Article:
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Flash Review, 4-25: The Big Blink
Jewett probes the pupil

By Christine Chen
Copyright 2011 Christine Chen

NEW YORK -- In Lostwax Productions' "Blinking," seen Friday at the Merce Cunningham Studio, collaborators Jamie Jewett and R. Luke DuBois explore what happens, physically and psychologically, when we blink. Through a series of powerful images, created with six dancers and an impressive composition of media projections, "Blinking" is a meditation on the dark moments that splinter our vision, the connections and perceptions we unconsciously piece together from disjointed images, and the flashes that appear behind our eyes when we take the long blink of sleep.

Citing Malcolm Gladwell's book "Blink" in the program notes as the philosophical inspiration for the performance, Jewett, a former colleague of mine at Ohio State University, and DuBois attempt to uncover how we are able to construct scenarios and judgments, given only slices of a full picture. Each of "Blinking's" five sections breaks apart a different series of impressions contained and perceived in one woman's blink of an eye.

Entering the studio, the audience is immersed immediately into an altered environment. A projection of a woman (Crystal Gandrud), standing on a pier, fills the sizable back wall of the Cunningham space. The spectacle proper begins with a new scene. Gandrud stands in a lobby, speaking, watching, and blinking. Each blink is amplified and emphasized with sound. Two young boys (Benjamin Jewett and George Vavrik) play in the scene on the screen behind her. Their entirely unselfconscious movements are repeated and spliced, then mined for material by the live dancers, whose movement interplay is directly sourced from the kicks, lunges and falls created spontaneously by the boys. DuBois creates additional abstract projection effects by capturing the live action with a camcorder, then manipulating and projecting it to the back wall and floor in real time. These projections capture, enhance and comment on the live action.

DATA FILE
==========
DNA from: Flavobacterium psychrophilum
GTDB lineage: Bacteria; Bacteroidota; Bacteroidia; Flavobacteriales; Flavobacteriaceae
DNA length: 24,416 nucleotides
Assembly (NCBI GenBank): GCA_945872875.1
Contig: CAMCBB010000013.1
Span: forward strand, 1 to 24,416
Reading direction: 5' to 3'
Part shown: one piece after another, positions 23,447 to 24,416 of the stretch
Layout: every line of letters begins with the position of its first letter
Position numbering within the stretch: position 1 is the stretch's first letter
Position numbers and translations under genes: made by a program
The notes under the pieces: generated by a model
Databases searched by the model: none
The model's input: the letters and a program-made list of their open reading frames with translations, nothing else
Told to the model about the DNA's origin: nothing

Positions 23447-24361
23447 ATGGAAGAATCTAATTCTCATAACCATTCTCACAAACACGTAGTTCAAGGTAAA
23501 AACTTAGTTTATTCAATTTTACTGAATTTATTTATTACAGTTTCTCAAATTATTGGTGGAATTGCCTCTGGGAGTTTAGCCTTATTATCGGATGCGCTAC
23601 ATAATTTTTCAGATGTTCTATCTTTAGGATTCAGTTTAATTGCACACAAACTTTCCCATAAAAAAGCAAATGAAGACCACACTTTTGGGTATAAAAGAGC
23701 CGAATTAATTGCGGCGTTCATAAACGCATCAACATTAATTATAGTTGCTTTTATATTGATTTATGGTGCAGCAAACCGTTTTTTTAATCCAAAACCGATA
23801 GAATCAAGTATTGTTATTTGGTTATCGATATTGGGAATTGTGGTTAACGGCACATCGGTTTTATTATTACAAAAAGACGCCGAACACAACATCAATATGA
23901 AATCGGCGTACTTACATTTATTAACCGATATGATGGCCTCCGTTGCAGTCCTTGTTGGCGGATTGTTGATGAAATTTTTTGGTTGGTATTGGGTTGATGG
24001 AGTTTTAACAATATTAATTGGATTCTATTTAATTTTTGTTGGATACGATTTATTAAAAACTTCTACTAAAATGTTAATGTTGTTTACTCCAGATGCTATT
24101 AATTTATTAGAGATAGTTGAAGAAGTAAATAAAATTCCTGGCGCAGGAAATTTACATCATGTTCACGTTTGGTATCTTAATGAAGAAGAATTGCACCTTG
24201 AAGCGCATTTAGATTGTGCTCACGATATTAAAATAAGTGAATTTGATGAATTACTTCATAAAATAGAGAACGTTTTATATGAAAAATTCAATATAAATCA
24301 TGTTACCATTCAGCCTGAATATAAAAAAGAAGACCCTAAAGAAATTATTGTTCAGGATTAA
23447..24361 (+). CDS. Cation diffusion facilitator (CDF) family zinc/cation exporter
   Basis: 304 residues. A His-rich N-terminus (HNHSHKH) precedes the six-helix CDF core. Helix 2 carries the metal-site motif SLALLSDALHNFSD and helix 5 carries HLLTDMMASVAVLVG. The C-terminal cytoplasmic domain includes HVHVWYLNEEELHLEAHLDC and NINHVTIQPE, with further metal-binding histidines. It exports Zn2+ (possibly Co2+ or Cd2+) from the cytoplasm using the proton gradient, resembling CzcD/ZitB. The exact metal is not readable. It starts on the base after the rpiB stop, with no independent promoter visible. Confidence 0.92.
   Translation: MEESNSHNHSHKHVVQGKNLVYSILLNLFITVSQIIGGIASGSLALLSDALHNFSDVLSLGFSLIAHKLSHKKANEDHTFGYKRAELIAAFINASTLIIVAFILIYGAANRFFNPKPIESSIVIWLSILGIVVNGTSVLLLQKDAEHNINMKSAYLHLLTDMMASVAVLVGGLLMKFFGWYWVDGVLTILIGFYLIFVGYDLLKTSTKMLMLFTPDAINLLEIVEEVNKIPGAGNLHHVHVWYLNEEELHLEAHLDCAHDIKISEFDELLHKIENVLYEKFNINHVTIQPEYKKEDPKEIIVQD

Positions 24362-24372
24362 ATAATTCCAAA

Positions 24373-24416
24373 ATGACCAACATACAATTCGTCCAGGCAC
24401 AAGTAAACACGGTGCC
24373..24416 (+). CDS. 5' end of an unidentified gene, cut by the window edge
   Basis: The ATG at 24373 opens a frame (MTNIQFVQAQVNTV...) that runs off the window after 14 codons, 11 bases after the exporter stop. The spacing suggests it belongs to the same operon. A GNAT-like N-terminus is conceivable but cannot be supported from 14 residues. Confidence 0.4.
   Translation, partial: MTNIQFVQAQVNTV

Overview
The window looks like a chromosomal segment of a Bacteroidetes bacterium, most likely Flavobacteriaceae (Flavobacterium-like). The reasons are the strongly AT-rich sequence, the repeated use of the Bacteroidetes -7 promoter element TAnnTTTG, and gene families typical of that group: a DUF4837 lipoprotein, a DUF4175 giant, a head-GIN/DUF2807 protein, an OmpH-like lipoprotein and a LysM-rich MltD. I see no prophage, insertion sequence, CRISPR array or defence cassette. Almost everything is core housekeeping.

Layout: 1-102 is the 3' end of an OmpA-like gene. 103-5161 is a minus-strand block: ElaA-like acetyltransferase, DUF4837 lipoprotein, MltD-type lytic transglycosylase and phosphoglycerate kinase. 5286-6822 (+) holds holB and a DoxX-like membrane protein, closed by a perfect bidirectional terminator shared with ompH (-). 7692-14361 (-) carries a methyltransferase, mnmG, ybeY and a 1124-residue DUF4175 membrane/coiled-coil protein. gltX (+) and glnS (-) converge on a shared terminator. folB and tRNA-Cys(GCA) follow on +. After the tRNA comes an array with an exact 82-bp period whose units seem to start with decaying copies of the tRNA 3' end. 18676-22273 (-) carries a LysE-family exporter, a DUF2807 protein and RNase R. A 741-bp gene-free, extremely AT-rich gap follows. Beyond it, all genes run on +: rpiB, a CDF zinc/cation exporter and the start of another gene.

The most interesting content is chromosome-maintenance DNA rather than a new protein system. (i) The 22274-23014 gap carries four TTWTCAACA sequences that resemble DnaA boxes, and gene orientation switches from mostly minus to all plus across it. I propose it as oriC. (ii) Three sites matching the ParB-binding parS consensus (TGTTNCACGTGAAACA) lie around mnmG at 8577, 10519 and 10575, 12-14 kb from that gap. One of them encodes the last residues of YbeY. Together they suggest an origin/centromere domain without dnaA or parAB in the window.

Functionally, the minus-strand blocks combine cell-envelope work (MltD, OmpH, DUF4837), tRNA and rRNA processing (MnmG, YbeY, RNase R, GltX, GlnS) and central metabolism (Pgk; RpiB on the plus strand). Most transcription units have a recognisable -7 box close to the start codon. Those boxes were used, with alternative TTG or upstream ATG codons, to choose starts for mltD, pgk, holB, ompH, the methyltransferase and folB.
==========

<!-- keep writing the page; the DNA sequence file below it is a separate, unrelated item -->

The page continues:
Jewett's choreography is at its most powerful and effective in the next section, which features five dancers. In the background projection, Gandrud peers into the rearview mirror of a car. What happens on stage then postulates what might be happening behind her eye and in her mind as she sits in the car, taking in the visual stimuli around her. The dancers' movements are alternatingly simple and rhythmic, then athletic and acrobatic. They walk through the room, revealing patterns in space, nearly missing one another, both aware and unaware of each other. They unfold and refold into unison, bounce to a driving rhythm, then collide and connect. With all the kinetic output, however, Jewett is patiently intentional in the way he weaves his tapestry. In doing so, he allows the audience to slowly piece together patterns and understanding. Dancers Amanda DelPrete, Kim Johnson, Elise Nuding, Michelle Struckholz and Meg Weeks flawlessly execute his precise and full-bodied movement.

Jewett and DuBois create another lasting image when they probe the idea of sleep as one prolonged blink. On the back wall projection, Gandrud sleeps. Shura Baryshnikov is wheeled out onto the stage on a tall scaffold, which simultaneously suggests an image of both a pier and a bed. She appears to be sleeping, while Kim Johnson performs a tour de force duet with a cluster of lights that follows and reacts to her movements. Johnson ventures away from her animated R.E.M.-inspired movement sequence to wake Baryshnikov, who then enters a surreal world where she dresses and moves between a waking and a sleep state.

"Blinking" is an ambitious work, and represents a strong leap forward for Jewett's Lostwax Productions, whose previous multi-media projects ("Seven Veils," "After the Fall") I have seen. Jewett has found a potent collaborator in DuBois, who has helped the choreographer integrate the effects of digital culture with the drama of live performance.

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